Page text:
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We all consider ourselves members of the advertising and marketing cognoscenti. No one in our business wants to make bad ads. No one. We work long hours, push each other, compete and fight to make everything great. Everyone begins a project with the same mentality, vigor and enthusiasm. But how often do we still feel that way at the end?
Advertising is such a highly public medium. We cover the outdoors, the internet, phones, TV, and even take the form of a flash mob or two. Wouldn't it be great if our non-advertising friends stopped asking why so many bad ads exist? They clearly envision our profession littering the world, one creation at a time.
What we tell them is that behind every shoddy ad exists a legion of great ideas, which were originally created and proposed, but never made it further than a meeting room. So they ask the obvious question, "But why can't all the good ideas just get made?" Oh, if they only knew the five thousand reasons.
There's no easy fix to our protests, but before you surrender, here's one proposition: What we need is a shared mindset. Let's institute an advertising version of the Hippocratic Oath. If a common credo remained top of mind among everyone at all times, we might hold ourselves to an exalted vision, and do everything possible to obtain our desired end result.
A lot of agencies already do something in this vein. Wieden & Kennedy is famous for the "Fail Harder" wall at its offices. You should encourage everyone you work with to institute a shared rally cry. Imagine if your clients walked past a wall like that every day.
How do we create an Advertising Hippocratic Oath? It could take so many forms. Well, let's start with figuring out who best represents our Hippocrates. It seems obvious to use the godfather of creative advertising -- the man still often quoted in advertising publications -- Mr. Bill Bernbach.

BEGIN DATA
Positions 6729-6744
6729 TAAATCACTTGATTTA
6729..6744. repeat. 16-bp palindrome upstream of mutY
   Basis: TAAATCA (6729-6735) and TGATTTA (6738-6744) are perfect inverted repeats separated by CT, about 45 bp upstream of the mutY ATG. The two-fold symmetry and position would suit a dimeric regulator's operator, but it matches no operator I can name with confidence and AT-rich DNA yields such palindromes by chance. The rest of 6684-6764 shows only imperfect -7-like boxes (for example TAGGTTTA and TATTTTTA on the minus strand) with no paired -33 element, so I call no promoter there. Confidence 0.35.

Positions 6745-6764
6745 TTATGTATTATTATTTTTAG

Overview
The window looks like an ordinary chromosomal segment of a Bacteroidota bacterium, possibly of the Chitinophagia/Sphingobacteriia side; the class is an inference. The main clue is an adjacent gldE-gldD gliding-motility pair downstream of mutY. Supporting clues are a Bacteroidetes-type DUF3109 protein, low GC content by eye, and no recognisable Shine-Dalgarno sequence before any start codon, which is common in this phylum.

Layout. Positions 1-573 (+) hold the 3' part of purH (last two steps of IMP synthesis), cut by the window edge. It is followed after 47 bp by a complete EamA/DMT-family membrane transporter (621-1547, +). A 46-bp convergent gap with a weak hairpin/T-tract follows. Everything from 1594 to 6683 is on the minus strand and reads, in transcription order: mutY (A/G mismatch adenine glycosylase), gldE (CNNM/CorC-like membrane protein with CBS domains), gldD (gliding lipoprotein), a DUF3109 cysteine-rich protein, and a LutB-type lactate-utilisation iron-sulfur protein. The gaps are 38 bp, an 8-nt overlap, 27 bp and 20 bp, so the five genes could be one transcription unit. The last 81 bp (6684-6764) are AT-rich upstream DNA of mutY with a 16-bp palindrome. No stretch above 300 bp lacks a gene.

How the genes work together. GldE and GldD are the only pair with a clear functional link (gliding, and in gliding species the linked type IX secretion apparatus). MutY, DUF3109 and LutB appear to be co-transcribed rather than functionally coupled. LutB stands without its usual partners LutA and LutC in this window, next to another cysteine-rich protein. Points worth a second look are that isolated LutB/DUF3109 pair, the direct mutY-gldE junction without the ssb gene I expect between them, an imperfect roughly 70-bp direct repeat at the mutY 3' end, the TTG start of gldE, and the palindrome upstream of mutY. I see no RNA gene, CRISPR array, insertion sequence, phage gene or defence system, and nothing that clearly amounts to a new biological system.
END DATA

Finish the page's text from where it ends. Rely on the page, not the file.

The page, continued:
I came across this quote of his in an old New York Times article:
"We don't merely try to be clever or do tricks on a page. What we try to do is to get a selling proposition and to make it memorable. There are two ways you can put a proposition across. Either you can repeat it over and over again at a cost of millions of dollars. Or you can make that proposition so memorable that the consumer will retain the message with the first exposure. We are in favor of this second approach. For, in addition to selling, we believe we also make a taste contribution. People are exposed more to advertising than to any other form of art of writing. And by doing good art and copy we can upgrade the level of public taste."
Amen, Bill. I dub thee "The Bernbachian Oath" -- a tenet to write and post on the walls of offices, cubicles and desktop backgrounds. What if your key decision makers had a quote like that always within eyesight? Maybe the tough choice to kill an idea would be given a second thought.
You should establish your own oath. Construct a piece that exudes a torrent of inspiration. Align it to fit the type of projects you work on and encourage your collaborators and partners to post it up in their offices as well.
Imagine our workplaces without as many painful memories of failed creative attempts haunting the hallways. We all have the same goals: to create great work and get results.
A common vow could be the guiding force carrying us through the long, muddled process of every project. It serves as a reminder, when so many other issues get in the way, what we love most about our jobs.
You may think an oath is a ridiculous notion, tantamount to performing a rain dance. How can a few words solve our struggles? Well, maybe I'm just a dreamer. But I'm tired of watching good ideas go to waste. Aren't you?